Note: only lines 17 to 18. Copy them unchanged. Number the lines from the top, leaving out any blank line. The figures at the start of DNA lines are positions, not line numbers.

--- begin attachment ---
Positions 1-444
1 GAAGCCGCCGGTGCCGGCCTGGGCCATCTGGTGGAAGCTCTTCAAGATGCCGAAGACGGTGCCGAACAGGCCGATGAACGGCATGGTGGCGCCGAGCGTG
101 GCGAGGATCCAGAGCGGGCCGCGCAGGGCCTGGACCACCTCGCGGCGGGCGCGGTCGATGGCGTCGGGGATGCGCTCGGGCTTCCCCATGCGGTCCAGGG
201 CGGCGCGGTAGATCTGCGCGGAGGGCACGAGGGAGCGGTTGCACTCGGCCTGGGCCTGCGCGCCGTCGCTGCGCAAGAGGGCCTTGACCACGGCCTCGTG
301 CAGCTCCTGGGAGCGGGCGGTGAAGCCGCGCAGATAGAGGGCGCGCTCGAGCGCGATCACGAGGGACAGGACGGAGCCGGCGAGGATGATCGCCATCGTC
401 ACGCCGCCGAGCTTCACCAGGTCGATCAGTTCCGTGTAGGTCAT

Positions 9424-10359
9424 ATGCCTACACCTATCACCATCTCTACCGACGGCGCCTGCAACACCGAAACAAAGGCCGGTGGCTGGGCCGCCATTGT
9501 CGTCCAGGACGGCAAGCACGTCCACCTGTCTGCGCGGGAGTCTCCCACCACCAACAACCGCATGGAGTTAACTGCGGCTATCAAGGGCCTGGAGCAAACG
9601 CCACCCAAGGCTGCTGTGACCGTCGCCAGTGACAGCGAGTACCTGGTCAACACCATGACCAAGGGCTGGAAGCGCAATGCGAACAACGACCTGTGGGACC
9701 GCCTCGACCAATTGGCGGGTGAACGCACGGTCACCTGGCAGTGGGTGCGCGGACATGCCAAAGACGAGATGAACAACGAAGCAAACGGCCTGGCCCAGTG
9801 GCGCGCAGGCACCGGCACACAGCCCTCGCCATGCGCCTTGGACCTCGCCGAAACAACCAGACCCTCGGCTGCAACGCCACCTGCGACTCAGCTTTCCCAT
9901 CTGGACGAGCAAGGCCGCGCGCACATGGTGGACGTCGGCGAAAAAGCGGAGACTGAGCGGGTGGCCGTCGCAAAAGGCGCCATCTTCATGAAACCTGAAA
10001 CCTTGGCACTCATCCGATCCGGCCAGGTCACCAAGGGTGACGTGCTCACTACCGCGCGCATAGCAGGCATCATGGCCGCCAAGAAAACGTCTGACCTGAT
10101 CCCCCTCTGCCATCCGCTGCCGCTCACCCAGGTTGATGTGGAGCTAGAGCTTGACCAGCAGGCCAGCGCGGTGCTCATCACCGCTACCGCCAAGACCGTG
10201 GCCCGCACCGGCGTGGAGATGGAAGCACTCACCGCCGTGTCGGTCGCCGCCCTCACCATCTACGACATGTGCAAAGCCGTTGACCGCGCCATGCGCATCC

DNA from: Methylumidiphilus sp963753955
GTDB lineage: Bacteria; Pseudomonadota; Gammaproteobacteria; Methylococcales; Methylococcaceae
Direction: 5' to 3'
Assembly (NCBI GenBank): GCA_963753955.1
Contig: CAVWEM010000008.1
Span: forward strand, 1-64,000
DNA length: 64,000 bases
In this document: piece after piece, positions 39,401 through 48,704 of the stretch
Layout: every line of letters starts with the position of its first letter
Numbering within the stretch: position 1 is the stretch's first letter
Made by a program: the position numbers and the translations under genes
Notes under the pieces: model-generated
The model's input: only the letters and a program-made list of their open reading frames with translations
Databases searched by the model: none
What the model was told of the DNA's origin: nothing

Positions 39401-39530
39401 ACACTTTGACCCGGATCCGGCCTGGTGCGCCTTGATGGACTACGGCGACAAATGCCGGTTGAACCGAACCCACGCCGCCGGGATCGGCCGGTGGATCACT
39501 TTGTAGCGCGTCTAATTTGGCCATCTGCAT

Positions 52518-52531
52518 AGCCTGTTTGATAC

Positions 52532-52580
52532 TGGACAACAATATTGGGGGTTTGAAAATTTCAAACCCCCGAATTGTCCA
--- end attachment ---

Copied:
DNA from: Methylumidiphilus sp963753955
GTDB lineage: Bacteria; Pseudomonadota; Gammaproteobacteria; Methylococcales; Methylococcaceae